Track / Overview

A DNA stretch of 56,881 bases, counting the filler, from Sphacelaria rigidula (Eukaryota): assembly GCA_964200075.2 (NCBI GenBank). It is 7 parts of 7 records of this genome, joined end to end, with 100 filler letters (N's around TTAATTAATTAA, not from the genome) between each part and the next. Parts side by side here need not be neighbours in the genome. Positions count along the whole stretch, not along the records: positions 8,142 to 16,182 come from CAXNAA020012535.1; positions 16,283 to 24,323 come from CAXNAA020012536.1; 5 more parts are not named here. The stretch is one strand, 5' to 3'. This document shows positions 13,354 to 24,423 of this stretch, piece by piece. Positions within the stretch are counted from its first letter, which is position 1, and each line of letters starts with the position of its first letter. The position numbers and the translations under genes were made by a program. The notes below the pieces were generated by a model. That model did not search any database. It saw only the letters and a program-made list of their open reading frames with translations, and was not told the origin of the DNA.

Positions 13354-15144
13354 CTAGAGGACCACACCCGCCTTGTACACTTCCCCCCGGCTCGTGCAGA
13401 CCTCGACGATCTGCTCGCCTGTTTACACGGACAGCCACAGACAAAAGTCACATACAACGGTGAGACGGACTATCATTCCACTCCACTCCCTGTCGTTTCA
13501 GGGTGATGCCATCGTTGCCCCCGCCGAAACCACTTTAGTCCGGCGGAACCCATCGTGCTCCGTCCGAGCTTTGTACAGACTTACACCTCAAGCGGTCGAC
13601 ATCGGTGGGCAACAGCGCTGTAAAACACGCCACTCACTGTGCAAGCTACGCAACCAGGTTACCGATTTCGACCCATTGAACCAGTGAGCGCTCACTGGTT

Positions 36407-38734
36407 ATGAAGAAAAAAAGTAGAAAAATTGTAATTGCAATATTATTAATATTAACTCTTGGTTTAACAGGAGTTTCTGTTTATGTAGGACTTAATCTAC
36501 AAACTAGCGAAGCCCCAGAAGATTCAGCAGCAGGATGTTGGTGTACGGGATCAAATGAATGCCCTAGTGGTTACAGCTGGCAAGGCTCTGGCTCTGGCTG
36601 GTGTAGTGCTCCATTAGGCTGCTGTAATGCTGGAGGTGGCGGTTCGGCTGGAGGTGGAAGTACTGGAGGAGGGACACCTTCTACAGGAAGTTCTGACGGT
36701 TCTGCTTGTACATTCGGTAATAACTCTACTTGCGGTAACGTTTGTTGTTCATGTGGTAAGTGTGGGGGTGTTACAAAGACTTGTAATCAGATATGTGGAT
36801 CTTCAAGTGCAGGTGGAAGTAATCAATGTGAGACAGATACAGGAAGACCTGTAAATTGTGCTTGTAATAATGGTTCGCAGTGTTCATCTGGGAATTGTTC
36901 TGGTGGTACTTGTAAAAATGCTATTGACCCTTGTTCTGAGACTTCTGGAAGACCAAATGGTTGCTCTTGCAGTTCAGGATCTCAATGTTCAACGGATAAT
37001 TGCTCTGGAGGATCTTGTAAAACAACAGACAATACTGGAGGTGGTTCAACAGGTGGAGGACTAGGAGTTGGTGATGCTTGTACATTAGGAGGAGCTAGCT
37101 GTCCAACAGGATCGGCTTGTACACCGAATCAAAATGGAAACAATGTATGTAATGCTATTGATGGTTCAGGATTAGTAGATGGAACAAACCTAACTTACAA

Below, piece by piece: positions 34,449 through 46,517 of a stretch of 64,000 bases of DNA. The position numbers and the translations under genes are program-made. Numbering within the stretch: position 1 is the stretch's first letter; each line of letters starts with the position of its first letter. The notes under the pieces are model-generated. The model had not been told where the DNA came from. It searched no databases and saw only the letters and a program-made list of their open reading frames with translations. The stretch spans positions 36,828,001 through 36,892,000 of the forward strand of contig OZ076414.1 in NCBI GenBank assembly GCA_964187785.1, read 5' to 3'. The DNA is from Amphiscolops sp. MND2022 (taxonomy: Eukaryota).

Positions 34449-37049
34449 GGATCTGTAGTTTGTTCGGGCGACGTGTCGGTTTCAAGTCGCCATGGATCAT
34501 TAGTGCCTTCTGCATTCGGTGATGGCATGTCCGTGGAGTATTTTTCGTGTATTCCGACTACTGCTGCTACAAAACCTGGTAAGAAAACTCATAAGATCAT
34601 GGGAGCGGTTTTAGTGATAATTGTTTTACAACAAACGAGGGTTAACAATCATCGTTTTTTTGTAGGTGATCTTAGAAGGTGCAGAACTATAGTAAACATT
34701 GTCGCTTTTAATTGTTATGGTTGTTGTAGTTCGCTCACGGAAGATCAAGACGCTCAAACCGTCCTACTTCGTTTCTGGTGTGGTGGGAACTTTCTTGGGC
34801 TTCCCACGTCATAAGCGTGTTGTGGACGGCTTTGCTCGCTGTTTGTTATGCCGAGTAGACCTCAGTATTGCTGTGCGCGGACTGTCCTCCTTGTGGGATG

Trust in automation, defined as “the attitude that an agent will achieve an individual’s goals in a situation characterized by uncertainty and vulnerability” [1] is a psychological core construct in the interaction between humans and machines, and has gained additional momentum due to the recent progress in artificial intelligence (AI). The provision of trustworthy AI is a dedicated goal by the EU Commission [2], and researchers intensively discuss the topic in fields like human factors engineering [1], e-commerce [4], human-robot interaction [5], and others. Research has shown that people develop trust relationships with technical systems, which influences when and how humans rely on machines and AI decisions. Clearly, building up trust is vital for technology adoption: in short no trust, no use. However, user trust must also not exceed certain levels, since overtrust (relying on a system when it is not appropriate) can have negative, as shown in multiple accidents with autonomous vehicle technology [6], even fatal, consequences. Consequently, measures must be developed to mitigate overtrust, ranging from technical solutions (i.e., displays presenting machine confidence or transparent explanations about machine decisions [6]) to educational initiatives for AI literacy. The overall goal of such methods is to empower users to prevent undesirable relationships with AI technology.